Losartan is a type of drug called a sartan that works by stopping a hormone called angiotensin II from activating a receptor in the body, which normally leads to a slight increase in blood pressure. When you take irbesartan, the hormone can’t work as well as usual and your blood pressure gets lower as a result. This is useful in the treatment hypertension and prevention of worsening from renal disease.
Brand Names and Doses
Losartan is the genic name, the name of the active drug found in the medication. You might be more familiar with the brand names, which contain the same active drug but are produced by different companies. They are:
- Cozavan 25 mg
- Cozavan 50 mg
- Cozaar 50 mg
The standard dose is 50mg daily, but you may need to take a lower dose when starting the medication as your body gets used to the effects of the drug. This is often needed if you are taking a diuretic medication when beginning to take losartan.
What type of drug is it?
Losartan is a type of drug called a sartan, which is a group of drugs that work in a similar way. They are also sometimes known as angiotensin receptor blockers (ARB) or angiotensin receptor antagonists (ARA). Other medicines in the same class are:
How does it work?
Losartan works by blocking the angiotensin II hormone from binding to a receptor in the body, which normally leads to certain changes that increase the blood pressure.
In a healthy person, angiotensin II helps to keep the balance of blood pressure at a healthy level. If the it gets too low, the body produces more angiotensin II to increase its effects and raise the blood pressure slightly. It does this by causing:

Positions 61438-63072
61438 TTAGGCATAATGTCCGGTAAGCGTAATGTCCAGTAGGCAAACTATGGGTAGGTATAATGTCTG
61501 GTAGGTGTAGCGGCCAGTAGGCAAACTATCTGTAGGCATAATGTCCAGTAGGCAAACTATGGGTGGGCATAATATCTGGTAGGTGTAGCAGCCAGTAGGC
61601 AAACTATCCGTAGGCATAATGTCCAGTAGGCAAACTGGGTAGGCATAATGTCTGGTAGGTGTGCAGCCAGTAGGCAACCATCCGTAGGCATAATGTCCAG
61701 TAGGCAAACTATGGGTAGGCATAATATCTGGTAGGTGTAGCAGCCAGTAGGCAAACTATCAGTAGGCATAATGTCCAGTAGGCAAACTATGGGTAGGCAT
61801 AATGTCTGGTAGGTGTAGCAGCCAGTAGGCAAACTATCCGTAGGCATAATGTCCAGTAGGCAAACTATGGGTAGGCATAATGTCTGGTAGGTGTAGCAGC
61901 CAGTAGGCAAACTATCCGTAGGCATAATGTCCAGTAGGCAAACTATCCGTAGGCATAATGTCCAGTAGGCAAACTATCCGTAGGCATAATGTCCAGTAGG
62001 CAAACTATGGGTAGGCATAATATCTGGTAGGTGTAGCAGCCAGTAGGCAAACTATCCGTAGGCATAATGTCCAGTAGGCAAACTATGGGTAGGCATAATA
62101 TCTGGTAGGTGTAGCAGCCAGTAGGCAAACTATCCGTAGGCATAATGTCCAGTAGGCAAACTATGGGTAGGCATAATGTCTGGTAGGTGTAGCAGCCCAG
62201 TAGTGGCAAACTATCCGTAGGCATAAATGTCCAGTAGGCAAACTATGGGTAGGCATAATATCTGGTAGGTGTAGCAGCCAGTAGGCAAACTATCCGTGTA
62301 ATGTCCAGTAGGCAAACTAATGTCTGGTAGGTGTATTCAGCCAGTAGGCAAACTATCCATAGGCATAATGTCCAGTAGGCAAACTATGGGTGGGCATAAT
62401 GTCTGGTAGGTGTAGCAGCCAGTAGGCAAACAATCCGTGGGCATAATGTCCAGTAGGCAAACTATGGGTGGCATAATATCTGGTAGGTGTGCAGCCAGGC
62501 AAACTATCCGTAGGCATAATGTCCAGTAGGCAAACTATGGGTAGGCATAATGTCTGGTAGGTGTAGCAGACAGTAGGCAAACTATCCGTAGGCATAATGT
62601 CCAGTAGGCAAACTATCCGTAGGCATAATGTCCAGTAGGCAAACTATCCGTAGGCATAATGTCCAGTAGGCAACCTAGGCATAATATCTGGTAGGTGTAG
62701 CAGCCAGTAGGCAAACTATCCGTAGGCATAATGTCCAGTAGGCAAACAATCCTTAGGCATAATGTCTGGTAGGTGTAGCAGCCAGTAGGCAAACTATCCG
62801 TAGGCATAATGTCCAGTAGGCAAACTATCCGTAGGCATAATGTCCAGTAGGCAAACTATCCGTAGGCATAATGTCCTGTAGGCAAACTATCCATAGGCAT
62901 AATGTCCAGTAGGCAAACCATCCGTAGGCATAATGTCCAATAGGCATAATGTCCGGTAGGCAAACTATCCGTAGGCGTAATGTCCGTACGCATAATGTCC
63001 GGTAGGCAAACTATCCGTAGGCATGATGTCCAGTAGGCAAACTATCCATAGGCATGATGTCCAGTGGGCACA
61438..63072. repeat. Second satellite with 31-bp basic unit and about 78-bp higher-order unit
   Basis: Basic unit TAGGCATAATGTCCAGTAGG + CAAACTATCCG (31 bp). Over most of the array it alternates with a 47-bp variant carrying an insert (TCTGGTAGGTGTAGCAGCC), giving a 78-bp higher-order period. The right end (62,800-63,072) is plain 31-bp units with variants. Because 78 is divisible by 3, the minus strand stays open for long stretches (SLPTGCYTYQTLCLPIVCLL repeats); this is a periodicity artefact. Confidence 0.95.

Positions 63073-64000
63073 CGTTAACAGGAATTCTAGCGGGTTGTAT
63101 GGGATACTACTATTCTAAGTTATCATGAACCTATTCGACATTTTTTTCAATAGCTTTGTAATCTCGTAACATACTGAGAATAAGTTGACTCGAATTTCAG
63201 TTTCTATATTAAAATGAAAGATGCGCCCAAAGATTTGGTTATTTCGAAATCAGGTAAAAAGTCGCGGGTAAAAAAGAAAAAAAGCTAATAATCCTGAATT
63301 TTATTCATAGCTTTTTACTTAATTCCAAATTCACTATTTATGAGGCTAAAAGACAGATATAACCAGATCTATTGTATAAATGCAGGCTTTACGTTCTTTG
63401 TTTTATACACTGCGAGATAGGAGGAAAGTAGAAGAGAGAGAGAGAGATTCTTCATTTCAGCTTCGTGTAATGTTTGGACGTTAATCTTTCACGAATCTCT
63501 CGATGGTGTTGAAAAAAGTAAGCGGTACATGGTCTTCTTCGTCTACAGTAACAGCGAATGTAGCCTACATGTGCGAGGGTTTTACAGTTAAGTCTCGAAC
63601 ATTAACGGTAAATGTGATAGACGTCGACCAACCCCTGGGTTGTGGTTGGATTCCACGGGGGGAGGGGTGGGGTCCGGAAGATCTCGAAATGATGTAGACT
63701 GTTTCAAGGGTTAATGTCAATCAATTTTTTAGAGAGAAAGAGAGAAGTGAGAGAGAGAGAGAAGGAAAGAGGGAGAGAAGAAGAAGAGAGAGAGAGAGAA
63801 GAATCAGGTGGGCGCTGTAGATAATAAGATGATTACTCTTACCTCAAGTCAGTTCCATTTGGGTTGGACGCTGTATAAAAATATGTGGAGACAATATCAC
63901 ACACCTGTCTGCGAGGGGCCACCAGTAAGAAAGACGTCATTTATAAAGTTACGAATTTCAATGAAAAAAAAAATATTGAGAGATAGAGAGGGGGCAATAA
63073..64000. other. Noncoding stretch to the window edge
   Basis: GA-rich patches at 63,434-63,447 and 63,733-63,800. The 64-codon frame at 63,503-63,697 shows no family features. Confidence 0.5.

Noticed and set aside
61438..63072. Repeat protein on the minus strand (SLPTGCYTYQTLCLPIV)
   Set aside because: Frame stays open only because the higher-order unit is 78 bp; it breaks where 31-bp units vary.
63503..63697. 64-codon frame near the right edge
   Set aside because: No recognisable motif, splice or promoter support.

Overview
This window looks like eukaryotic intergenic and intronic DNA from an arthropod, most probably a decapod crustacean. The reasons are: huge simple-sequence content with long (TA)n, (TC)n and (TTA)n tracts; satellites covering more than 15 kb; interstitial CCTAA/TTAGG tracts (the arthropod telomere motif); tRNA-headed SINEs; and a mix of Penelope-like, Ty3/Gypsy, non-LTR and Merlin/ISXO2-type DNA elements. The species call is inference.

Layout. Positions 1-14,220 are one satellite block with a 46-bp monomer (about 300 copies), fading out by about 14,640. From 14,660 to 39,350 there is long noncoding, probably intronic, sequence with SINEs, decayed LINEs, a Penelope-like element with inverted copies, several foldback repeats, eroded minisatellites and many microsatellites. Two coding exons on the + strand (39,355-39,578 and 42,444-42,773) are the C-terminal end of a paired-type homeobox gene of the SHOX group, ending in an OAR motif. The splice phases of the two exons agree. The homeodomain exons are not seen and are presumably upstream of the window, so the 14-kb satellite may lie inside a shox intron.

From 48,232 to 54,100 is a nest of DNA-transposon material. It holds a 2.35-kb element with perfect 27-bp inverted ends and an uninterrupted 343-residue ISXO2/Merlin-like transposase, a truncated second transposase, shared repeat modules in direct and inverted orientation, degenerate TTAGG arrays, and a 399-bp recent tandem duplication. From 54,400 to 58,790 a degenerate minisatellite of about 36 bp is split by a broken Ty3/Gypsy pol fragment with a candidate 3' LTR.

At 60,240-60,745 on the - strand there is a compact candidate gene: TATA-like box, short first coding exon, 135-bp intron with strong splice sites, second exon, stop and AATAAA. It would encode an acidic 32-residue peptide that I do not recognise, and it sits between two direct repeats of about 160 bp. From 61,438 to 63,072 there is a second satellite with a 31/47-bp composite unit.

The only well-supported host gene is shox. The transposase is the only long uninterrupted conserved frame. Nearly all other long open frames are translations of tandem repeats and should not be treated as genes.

- the muscles around the blood vessels to contract, making the passageways narrower.
- the kidneys to reabsorb more water, increasing the amount of blood in the body.
With more blood travelling through narrower vessels, the blood pressure is going to increase.When you take losartan, angiotensin II can’t activate the receptor as well as usual. As a result, the opposite effects happen:
- The muscles around your blood vessels relax, creating more space for the blood passing through.
- There is less blood in your body because your kidneys reabsorb less water and you excrete more in your urine.
Less blood pumping around blood vessels that are larger than usual means the pressure will be lower. If you think of it like a plumbing system, your cardiovascular system will be under less stress, which is a great help for your heart.
Losartan is also sometimes used to decrease the risk of renal disease if you are at risk. People with type 2 diabetes mellitus, hypertension and higher levels of protein in their urine are more likely to have problems with their renal system. Losartan can help to reduce the risk that you will experience problems.
Because of the way sartans affect the body, there are several side effects that may occur when you take Losartan.
Low blood pressure (hypotension)
The most common side effects happen when the drug is working too well and you end up with low blood pressure. You might have signs of:
This often happens when you first start taking losartan or after a dose increase and usually gets better after a few days as your body gets used to the medication. If you still notice the effects after a week, the dose may be too high for you and your blood pressure too low as a result. You can check your blood pressure to find out at a pharmacy and ask your doctor about if you need to reduce the dose.